” as consumers in this space are often will to pay more”
” Anyone itching to speed some coin”
” flagship status will be impressed by what the purchase.”
” but allows for the same connectivity support that the higher priced CPUs.”
Now just point me to the
Now just point me to the pages… 😉
Nice to see a review with
Nice to see a review with more than a bunch of games tested. Keep up the good work!
Should not a test like 7-zip
Should not a test like 7-zip use 32 threads as max since that is what is presented to the OS??
now it only uses 50% of the threads on TR but 80% on i9-7900x.
Silly performance, looking
Silly performance, looking forward to the 1900X and maybe 1900.
I sometimes wonder why nobody
I sometimes wonder why nobody ever points out that within CCX (4 cores that can allow a lot of games to run comfortably) ZEN has latencies of half those of Intel CPUs. Binding a game to those 4 cores (8 threads like any i7) has significant impact on performance. It does not change memory latencies of course but core to core is much better.
I’m glad someone else noticed
I’m glad someone else noticed this besides myself. I noted this during the Ryzen launch & quickly noted that by using CPU affinity along w CPU priority to force my games to run exclusively within 1 CCX & take advantage of using high CPU processing time on these same CPU cores I could take advantage of this up to a point.
What all this shows to me is that the OS & game developers software need to be revised to better handle this architecture at the core logic level instead of usersAMD having to provideuse methods to try to do this that cannot be used in a more dynamic fashion. I’ve ran some testing on Win 10’s Game Mode & discovered that MS is actually trying to use CPU affinity to dynamically set running game threads to be run on the fastestlowest latency CPU cores to “optimize” game output thru the CPU but it still tends to cross the CPU CCX’s at times if left on it’s own.
What I’ve found is by doing this my games run much smoother w a lot less variance which gives the “feel” of games running faster (actual FPS is the same) due to lower input lag & much better GPU frametime variance graph lines w very few spikes….essentially a fairly flat GPU frametime variance line which is what you want to achieve performance-wise.
Just to note….my box is running an AMD Ryzen 7 1800X CPUSapphire R9 Fury X graphics card w no OC’s applied to either the CPU or GPU.
It’s a step in the right direction but needs more refinement at the OS level……
As expected, performance per
As expected, performance per dollar is crap in single threaded tasks, which most workloads are. Games don’t even use more than 1 or 2 cores.
Yea games only use 2 cores
Yea games only use 2 cores lol
And “as expected”, we have
And “as expected”, we have yet another Intel shill complaining about gaming performance on a production CPU, which isn’t made for gaming (although it’s not bad in the least and has a longer future as devs code for more than Intel’s tiny core count (under $1000))..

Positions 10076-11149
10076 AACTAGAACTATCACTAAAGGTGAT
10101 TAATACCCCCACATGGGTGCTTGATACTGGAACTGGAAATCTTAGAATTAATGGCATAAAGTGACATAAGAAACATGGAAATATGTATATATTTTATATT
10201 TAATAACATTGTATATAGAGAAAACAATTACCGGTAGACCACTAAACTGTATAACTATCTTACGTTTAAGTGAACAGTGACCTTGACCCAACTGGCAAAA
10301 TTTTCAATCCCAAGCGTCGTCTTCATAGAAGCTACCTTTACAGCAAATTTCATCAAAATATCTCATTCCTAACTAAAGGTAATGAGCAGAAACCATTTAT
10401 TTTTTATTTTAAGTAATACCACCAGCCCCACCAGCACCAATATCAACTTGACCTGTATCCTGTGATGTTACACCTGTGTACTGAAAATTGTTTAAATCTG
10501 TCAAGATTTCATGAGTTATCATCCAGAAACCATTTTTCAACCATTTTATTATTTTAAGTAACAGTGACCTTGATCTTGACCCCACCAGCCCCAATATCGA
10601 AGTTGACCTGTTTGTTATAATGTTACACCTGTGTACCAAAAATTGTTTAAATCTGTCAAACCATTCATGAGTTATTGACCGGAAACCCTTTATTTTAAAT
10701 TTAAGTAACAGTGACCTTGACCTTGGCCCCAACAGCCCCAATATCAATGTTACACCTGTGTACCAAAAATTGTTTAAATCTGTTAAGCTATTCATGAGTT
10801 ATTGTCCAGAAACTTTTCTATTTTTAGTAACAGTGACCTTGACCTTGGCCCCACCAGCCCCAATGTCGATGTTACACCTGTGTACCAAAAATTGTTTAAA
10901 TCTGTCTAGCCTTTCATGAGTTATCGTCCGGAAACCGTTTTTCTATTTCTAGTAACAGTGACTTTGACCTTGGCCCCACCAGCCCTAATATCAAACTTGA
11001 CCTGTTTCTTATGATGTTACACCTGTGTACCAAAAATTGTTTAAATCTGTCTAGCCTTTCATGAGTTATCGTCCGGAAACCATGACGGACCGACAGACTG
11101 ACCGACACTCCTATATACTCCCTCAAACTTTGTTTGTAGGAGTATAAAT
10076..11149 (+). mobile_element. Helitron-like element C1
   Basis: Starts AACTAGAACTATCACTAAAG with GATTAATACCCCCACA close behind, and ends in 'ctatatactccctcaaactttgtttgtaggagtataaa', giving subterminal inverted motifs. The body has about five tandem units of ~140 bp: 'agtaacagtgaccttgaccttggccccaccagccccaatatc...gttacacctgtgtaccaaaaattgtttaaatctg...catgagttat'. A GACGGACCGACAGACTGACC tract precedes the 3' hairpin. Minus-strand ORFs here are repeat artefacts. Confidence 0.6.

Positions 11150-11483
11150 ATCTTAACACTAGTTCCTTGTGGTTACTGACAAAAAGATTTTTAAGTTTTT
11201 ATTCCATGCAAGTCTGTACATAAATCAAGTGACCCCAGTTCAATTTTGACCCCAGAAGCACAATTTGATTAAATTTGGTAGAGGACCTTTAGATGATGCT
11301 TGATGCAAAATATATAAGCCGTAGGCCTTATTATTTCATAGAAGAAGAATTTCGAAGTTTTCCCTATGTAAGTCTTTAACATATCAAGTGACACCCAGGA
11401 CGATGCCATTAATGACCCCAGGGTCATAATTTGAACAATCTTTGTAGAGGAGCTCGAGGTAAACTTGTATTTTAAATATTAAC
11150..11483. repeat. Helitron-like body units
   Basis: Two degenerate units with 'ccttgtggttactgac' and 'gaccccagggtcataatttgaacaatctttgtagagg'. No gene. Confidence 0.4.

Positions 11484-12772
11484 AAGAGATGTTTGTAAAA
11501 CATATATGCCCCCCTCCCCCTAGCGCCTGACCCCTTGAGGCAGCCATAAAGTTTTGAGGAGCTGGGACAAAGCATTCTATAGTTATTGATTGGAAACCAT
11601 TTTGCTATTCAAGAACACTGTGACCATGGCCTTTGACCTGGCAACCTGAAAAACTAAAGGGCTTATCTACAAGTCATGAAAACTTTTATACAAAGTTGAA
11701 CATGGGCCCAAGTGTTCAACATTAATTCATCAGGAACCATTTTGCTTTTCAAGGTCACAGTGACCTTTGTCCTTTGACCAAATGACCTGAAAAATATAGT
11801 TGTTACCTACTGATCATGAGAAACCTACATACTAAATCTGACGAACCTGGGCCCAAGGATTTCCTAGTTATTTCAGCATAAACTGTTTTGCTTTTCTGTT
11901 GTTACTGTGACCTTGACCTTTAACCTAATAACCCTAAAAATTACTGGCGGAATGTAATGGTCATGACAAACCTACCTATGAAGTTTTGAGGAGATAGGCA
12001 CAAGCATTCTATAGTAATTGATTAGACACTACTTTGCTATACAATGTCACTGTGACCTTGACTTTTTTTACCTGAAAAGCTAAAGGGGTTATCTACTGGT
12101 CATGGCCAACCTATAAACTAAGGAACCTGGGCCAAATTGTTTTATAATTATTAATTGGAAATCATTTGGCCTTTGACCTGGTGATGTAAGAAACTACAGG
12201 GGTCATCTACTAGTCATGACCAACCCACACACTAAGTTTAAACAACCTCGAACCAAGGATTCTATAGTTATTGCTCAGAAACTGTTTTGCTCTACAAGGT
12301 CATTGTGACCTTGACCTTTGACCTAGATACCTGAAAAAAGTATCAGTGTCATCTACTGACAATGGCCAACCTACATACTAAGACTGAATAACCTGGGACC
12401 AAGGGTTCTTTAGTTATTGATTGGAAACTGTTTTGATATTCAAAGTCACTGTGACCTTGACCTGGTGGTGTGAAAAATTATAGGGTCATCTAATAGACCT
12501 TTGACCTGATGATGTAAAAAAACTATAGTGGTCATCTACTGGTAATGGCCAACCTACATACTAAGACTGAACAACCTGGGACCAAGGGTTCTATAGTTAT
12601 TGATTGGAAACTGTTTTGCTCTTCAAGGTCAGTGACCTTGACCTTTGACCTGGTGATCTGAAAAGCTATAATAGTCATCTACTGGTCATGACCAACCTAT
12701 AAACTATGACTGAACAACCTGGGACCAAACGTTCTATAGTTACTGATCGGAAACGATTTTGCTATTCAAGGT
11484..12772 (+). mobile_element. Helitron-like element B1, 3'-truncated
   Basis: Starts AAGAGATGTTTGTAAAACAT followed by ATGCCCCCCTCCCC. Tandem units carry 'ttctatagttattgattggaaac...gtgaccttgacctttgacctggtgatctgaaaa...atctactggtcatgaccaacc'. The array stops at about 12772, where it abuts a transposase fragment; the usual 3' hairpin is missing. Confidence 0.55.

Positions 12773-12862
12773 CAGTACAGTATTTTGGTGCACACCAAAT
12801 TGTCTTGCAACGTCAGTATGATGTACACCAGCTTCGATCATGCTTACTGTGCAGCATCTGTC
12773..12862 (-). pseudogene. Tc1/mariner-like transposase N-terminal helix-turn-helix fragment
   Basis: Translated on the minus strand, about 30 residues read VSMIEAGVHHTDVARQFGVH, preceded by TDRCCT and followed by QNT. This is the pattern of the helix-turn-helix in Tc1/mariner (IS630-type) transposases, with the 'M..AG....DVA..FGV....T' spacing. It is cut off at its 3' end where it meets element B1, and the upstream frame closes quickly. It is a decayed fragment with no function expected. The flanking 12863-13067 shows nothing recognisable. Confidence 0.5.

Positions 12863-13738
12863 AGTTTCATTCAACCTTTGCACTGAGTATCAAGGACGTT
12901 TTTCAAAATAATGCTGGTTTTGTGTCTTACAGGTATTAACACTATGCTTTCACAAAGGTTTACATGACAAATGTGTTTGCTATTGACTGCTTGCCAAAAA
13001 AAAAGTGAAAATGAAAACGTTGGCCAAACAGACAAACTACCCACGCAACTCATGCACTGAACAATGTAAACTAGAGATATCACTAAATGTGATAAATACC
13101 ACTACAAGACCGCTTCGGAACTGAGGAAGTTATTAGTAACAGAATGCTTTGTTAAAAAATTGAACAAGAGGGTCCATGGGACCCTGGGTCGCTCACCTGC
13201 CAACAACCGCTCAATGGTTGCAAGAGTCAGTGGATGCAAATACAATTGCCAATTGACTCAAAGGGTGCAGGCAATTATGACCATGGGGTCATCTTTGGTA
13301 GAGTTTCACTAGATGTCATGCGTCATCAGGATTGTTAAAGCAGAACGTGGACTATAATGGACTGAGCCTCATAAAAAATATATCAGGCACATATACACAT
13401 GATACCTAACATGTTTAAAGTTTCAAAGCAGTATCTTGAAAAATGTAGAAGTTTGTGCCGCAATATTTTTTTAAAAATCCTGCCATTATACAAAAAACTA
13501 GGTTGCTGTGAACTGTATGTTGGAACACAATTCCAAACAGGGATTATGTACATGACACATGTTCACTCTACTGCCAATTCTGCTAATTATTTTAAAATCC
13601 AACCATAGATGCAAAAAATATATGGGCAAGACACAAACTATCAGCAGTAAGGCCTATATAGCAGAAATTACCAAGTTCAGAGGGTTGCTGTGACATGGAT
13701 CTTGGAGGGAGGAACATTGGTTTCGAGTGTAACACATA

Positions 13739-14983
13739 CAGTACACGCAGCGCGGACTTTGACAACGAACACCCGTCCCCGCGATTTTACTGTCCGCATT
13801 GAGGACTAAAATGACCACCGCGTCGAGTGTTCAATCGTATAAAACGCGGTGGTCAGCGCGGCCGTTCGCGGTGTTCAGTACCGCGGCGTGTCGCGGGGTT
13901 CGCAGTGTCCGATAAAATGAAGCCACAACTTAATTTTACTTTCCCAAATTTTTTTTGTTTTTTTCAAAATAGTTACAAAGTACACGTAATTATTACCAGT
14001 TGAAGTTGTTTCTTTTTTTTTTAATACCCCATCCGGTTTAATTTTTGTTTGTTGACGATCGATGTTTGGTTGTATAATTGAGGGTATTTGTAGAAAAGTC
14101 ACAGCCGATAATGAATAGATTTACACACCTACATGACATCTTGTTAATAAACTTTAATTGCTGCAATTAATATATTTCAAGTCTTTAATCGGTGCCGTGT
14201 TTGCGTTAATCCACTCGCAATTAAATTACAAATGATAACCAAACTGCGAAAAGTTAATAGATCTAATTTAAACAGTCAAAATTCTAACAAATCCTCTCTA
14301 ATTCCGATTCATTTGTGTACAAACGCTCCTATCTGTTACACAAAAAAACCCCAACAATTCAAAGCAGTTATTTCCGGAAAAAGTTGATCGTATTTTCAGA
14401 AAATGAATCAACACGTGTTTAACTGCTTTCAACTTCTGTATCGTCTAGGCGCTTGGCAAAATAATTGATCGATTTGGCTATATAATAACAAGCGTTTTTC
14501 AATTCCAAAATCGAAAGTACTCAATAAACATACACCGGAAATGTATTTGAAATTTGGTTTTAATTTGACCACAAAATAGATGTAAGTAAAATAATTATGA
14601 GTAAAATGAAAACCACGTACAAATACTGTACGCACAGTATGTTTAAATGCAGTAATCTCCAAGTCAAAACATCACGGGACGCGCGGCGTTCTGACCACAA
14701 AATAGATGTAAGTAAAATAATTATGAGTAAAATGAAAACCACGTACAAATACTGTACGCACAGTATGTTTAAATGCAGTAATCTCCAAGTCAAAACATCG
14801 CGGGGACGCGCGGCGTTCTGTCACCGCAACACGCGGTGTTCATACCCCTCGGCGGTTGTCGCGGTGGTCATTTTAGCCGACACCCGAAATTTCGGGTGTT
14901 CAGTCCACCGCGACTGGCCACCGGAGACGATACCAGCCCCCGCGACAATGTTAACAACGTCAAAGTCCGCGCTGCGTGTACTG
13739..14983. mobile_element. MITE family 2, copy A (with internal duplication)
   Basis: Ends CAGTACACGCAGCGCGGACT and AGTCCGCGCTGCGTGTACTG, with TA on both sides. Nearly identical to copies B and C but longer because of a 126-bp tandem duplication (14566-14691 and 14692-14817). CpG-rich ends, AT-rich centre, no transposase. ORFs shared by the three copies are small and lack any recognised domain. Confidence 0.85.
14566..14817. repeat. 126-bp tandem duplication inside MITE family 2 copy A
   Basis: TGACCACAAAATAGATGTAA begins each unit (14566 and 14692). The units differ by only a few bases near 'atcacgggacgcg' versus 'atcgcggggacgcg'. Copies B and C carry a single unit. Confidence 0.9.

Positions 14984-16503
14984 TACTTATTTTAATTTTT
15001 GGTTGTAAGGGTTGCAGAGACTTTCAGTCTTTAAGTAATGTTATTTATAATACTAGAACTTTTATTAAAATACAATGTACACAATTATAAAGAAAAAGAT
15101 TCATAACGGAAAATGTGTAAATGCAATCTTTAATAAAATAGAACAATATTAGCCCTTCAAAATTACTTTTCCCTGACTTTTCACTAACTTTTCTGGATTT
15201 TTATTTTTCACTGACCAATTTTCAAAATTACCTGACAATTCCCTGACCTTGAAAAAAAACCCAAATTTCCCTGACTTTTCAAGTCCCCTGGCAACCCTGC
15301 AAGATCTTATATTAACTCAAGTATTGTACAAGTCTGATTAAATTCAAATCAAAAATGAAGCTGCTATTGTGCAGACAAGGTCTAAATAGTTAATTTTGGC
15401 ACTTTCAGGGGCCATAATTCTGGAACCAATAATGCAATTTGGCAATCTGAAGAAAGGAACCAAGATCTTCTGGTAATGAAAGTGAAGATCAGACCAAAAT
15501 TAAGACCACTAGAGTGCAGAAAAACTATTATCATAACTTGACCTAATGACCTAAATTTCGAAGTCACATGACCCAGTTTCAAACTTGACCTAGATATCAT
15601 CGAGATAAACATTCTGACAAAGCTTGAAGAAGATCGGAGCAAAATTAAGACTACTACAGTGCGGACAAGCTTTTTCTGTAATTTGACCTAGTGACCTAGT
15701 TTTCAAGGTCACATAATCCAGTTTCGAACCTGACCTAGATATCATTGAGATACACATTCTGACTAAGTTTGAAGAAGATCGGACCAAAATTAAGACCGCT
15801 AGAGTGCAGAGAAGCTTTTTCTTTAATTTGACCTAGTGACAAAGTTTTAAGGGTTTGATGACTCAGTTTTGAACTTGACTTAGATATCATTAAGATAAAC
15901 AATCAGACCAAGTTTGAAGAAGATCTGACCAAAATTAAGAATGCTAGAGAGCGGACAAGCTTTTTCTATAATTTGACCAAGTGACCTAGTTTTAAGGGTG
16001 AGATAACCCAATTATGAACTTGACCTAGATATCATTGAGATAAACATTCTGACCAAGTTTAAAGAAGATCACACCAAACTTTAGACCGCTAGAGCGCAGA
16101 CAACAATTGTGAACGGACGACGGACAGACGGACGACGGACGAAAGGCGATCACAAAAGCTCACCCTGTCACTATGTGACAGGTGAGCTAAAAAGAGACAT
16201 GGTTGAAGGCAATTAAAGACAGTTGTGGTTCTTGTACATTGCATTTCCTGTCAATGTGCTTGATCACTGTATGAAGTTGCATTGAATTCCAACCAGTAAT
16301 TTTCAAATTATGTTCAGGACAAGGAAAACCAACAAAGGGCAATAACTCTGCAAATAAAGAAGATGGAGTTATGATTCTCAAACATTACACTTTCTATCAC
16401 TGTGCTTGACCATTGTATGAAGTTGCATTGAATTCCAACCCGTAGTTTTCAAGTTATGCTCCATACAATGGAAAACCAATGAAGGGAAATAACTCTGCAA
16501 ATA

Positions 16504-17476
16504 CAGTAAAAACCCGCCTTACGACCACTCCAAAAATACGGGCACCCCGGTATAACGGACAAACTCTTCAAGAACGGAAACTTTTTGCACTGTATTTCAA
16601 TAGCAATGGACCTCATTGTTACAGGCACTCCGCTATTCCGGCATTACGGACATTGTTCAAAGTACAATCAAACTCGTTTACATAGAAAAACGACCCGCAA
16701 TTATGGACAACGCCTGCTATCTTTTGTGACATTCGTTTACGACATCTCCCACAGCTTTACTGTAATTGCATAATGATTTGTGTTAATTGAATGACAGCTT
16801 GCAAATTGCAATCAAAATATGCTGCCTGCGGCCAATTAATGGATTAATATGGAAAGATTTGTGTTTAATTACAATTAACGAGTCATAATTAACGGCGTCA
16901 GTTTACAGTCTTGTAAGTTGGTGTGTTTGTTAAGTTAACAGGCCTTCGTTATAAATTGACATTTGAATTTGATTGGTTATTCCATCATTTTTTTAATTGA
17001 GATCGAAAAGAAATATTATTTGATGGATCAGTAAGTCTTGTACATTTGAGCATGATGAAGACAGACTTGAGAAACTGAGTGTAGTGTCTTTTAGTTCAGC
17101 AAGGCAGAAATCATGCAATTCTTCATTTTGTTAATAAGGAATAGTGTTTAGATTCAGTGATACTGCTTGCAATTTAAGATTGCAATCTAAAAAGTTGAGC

-“performance per dollar is crap in single threaded workloads”…
Well, since these aren’t sold as a single or dual core CPU, performance per dollar as a unit is beyond everything on Intel’s menu.
– “Games don’t even use more than 1 or 2 cores”
Well, I’ve been using a FX-8350 for 2 years now, and I always see all 8 cores loaded up on every single game I play (and I have many). Windows 10 makes use of these cores even when it’s not coded in programs. It would work even better if devs started coding for at least 8 cores, and I believe they will start doing this in earnest now that 8-core CPUs are now considered average core counts (unless you’re with Intel).
You would have been better off stating that core vs core is in Intel’s favor on the 4-core chips and some others, but ironically the “performance per dollar”, as you mention is superior with AMD.. in every way.
What memory are you using,
What memory are you using, and could you name a 64GB kit that works in XMP? And why 3200Mhz over 3600?
Intel is still superior both
Intel is still superior both in raw performance and in perf/$. If you were being objective you wouldn’t have given slapped an editor’s choice on this inferior product.
In Handbrake the 1800x is 40%
In Handbrake the 1800x is 40% slower than the 1950x and in reverse the 1950x is 67% faster than 1800x.
Open cinebench with a TR or
Open cinebench with a TR or even an 1800x. Show me any Intel chip that can come within 20% of the 1950x. The entire Ryzen 7 lineup is king of the “perf/$” category. 1800x = $365 on eBay right now. Look how close it matches with Intel products that are double the price or worse.
If you want to compare single core perf vs Intel, you can win an argument.. at the cost of very high power draw and even worse cash draw. Perf/$ is a dead argument for any Intel fanboy. Find something else. BTW, are you also commenting under “Thatman007” or something? Sound like the same Intel mouthpiece.
Sorry for necroposting, but
Sorry for necroposting, but it really belongs here:
The recent Meltdown vulnerability and its performance implications on Intel CPUs pretty much leveled the playground now. After reading the article and all the comments above I opted for a very good B350 motherboard and a Ryzen 1800X to replace my Core i7 5930K (Haswell). Reason is that my CPU will likely be hit very badly performance wise by the upcoming Windows 10 security update. Intel should pay back 30% to all affected CPU owners, actually…
Reason is that likely I would not gain anything from NUMA, except of the additional complications. So I opt for the easier to manager (lower) power consumption and less noise from cooling as a result.
Thank you for collecting all the great info.